When Glavine took to the podium, Tom expressed his gratitude to the organization and his teammates and his family. I'm sure it was meaningful to him, but it was standard yada-yada to me and to Dan and I imagine some others in the crowd. I could almost hear my eyes rolling when he said he appreciated how aggressively ownership courted him (I rubbed my thumb to my index and middle fingers) and how tough it was on him to come to New York (“poor baby!” I moaned).

But then something happened.

Glavine addressed himself directly to us, the fans. I expected nothing memorable to come out of his mouth. What I got instead was the single most honest statement I've ever heard a player make. He said — I paraphrase, but I'm fairly close — that it's been quite a five-year ride with us, that he knows it was hard for us to warm to him but, y'know what? It's been hard for him to warm to us, too.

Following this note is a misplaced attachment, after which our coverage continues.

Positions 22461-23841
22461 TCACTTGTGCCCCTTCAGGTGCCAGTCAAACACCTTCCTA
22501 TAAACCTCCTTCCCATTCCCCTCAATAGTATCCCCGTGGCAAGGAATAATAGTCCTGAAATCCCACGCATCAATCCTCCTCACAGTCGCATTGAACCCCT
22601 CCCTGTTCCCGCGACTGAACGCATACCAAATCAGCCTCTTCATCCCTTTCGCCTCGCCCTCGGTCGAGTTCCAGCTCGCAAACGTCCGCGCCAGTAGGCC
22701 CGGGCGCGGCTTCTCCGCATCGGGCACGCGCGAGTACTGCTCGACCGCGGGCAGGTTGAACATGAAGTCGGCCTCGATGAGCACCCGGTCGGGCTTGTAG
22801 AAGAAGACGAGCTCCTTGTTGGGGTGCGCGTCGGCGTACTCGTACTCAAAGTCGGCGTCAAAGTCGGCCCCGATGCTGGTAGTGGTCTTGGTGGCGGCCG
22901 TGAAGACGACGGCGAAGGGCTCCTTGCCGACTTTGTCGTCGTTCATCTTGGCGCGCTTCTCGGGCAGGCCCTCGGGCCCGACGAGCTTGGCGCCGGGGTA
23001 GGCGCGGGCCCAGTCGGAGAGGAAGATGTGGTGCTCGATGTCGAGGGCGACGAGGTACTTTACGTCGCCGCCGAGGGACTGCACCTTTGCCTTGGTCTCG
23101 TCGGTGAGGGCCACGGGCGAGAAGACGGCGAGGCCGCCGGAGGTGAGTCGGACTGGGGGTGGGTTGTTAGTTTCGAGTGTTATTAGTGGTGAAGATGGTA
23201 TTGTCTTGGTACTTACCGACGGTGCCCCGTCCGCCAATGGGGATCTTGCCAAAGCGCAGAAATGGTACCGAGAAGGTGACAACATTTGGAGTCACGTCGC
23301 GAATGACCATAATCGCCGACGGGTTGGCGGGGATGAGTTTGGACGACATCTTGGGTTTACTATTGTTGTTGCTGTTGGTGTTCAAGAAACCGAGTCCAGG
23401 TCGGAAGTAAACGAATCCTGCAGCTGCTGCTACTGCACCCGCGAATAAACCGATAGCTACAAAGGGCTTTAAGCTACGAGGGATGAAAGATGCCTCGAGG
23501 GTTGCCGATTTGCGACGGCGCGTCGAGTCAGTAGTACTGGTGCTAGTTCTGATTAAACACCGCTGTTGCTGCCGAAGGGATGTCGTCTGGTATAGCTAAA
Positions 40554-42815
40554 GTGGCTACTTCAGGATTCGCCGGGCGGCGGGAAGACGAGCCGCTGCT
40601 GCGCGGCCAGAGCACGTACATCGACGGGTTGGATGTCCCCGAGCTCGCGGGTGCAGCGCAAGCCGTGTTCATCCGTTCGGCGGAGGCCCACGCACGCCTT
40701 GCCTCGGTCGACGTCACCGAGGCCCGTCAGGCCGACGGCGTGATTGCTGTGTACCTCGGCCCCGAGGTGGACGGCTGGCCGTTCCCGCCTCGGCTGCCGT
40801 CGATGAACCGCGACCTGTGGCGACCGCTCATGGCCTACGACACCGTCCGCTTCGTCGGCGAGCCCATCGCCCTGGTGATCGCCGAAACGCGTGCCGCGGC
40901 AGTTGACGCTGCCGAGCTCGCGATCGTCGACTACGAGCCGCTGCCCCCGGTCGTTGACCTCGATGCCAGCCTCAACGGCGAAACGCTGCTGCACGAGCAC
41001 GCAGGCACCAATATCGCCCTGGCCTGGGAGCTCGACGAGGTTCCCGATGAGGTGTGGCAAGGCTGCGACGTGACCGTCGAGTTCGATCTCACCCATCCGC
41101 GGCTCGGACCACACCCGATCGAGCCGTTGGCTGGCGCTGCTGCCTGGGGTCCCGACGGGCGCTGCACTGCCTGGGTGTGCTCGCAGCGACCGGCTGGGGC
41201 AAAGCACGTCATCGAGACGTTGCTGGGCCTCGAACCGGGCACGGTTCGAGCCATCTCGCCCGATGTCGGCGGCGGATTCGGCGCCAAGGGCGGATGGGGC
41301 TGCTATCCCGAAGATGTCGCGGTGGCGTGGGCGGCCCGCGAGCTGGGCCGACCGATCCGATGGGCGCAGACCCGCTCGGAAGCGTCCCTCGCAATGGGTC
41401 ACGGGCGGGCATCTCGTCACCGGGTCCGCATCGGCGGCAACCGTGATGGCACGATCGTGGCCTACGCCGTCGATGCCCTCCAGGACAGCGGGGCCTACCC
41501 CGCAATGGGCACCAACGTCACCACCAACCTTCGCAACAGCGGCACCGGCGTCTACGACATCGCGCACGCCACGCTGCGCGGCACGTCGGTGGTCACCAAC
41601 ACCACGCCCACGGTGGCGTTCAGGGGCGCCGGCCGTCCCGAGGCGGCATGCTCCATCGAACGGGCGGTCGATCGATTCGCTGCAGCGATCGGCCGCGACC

I seriously cannot tell you how happy Glavine's public admission that this whole thing has been kind of weird from Day One, that there was something off-kilter about a Brave icon becoming a Met, that despite the t-shirt days and pocket schedule covers and whatever else they did to promote him, Tom Glavine didn't instantly become a beloved Met in December 2002, that he understood there was tangible discomfort in the mutual relationship. We didn't immediately take to him? He didn't immediately take to us.

Tom Glavine…human being.